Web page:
Sunday, March 27, 2011

Chinese culture

I recalled a recent family visit to Shanghai. There even I experienced a certain stomach-churning horror at some aspects of Chinese culture, particularly when seeing them through the eyes of my Western (just one-quarter Chinese) daughters—and their equally California-bred cousins. In Shanghai, traffic laws are viewed as suggestions only—with the result that one should not step into a crosswalk if one can see cars coming, because they really will not stop (of course, the same goes for the crosswalks of my neighboring Asian-heavy South Pasadena). The children were shocked to witness a car smash into a motorbike just six feet away, tearing the bike’s headlamp off in a splatter of glass and ejecting the rider—after which, the car simply backed up and screeched off. Waiting in long lines for squat toilets, they were appalled to see elderly Shanghainese ladies push blithely past 20 waiting people to gruntingly enter the first open stall. The nadir came with the trip to the open-air market. It wasn’t the live carp jumping around our ankles, the rows of plastic tubs bubbling with squirming eels, or even the alley of Plexiglas-enclosed “chicken rooms,” where burly men in sweaty wifebeater undershirts slaughtered live chickens while chain-smoking. Oh, no. It was the cheerful yanking off of the legs of live, squirming bullfrogs with—ahh!—pliers. Traumatized at the sudden spray of blood around the hapless twitching amphibians, the children declared these the cruelest people in the world.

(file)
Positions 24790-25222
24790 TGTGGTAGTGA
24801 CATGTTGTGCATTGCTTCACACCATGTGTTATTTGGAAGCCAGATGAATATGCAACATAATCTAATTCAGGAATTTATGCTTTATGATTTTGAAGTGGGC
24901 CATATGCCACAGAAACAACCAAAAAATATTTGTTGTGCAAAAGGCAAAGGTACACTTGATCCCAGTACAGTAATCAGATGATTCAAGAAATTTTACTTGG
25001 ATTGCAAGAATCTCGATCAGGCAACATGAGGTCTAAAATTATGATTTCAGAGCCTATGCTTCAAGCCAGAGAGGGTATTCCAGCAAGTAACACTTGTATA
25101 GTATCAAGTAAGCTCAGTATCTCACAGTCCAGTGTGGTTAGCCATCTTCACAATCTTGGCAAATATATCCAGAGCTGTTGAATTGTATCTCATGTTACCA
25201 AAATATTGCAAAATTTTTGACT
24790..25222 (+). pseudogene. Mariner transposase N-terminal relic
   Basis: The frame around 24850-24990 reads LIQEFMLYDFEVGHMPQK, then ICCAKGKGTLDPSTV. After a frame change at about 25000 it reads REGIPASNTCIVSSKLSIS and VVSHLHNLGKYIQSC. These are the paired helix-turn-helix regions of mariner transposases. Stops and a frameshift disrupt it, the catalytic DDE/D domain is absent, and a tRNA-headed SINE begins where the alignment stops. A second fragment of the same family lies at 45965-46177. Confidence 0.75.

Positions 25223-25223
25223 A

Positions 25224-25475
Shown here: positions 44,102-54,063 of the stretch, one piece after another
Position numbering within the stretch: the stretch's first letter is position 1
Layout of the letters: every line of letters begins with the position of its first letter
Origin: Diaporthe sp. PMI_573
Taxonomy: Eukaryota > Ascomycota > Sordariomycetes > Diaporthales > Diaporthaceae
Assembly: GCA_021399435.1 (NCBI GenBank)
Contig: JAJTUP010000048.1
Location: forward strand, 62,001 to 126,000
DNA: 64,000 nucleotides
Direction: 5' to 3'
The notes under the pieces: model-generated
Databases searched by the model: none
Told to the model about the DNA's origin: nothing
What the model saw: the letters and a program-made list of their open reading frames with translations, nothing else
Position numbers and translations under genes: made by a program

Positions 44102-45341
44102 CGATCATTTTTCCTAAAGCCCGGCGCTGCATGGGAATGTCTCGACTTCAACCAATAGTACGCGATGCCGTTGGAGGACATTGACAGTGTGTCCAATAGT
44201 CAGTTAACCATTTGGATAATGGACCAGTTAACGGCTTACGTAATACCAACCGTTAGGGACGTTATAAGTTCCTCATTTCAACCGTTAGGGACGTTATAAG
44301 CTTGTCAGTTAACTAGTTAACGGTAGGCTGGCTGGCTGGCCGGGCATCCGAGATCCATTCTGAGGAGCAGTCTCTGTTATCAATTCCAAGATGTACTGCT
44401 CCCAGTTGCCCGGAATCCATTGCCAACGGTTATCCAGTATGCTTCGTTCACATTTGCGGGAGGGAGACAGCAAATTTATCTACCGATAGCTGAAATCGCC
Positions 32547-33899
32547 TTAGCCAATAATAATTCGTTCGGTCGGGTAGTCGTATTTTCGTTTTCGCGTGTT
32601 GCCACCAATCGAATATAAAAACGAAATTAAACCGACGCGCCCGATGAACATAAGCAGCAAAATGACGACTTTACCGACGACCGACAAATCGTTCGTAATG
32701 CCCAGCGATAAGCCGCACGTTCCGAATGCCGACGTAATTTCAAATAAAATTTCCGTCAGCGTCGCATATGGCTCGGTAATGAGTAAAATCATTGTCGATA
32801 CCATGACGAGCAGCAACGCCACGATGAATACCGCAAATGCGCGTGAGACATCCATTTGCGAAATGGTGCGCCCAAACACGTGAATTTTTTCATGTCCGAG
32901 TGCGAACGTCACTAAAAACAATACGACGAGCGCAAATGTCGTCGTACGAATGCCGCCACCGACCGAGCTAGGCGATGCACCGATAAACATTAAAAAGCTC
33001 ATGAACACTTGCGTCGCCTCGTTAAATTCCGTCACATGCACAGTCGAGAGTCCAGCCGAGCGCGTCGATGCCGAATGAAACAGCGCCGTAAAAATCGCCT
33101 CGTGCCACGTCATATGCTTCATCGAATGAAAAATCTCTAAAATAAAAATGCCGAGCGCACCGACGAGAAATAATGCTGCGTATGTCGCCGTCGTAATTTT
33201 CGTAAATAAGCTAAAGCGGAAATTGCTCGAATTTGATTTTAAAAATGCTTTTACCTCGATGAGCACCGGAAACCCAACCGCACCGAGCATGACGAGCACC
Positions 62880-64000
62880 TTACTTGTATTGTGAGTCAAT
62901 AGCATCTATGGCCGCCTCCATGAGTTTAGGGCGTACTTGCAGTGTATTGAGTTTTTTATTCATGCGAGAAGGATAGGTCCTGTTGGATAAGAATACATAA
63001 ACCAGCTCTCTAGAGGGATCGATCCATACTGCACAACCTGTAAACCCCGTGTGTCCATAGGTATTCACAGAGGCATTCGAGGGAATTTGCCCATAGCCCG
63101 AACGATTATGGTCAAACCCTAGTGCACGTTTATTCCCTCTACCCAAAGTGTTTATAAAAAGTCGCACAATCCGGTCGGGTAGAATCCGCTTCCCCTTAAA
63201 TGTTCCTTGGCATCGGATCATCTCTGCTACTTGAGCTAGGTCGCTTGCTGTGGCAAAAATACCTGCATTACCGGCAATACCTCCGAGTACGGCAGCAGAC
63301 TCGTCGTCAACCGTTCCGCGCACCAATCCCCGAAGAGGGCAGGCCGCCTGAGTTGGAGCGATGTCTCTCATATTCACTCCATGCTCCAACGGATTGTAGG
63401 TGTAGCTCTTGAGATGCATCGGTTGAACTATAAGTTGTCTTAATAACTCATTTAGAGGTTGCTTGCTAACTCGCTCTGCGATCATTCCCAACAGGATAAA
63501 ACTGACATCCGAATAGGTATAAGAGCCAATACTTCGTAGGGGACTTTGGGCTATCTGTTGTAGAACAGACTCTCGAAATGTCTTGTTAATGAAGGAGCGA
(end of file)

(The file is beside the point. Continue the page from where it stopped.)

Thinking global, I leaned forward to give the kids a silky-voiced, tolerance-enhancing lesson in poverty cuisine: “It’s just that you enjoy so much wonderful food in America—fruits, vegetables, bread, yogurt, meat processed so much you don’t recognize it. By contrast, in remote parts of China, people are so poor that all they have to eat is mice or crickets or—or—or bullfrogs, or else they will die.” At which point a Shanghainese painter friend of ours, who, unlike me, is an actual mainland native, politely demurred, saying: “Well, no. This is what I hate about the Chinese. They insist on having the animal killed in front of them so they can guarantee it’s fresh. They need to see the gleam in the animal’s eye so they know the merchant is not cheating them.”

All righty then!
--Sandra Tsing Loh, Atlantic Monthly, on culture shock

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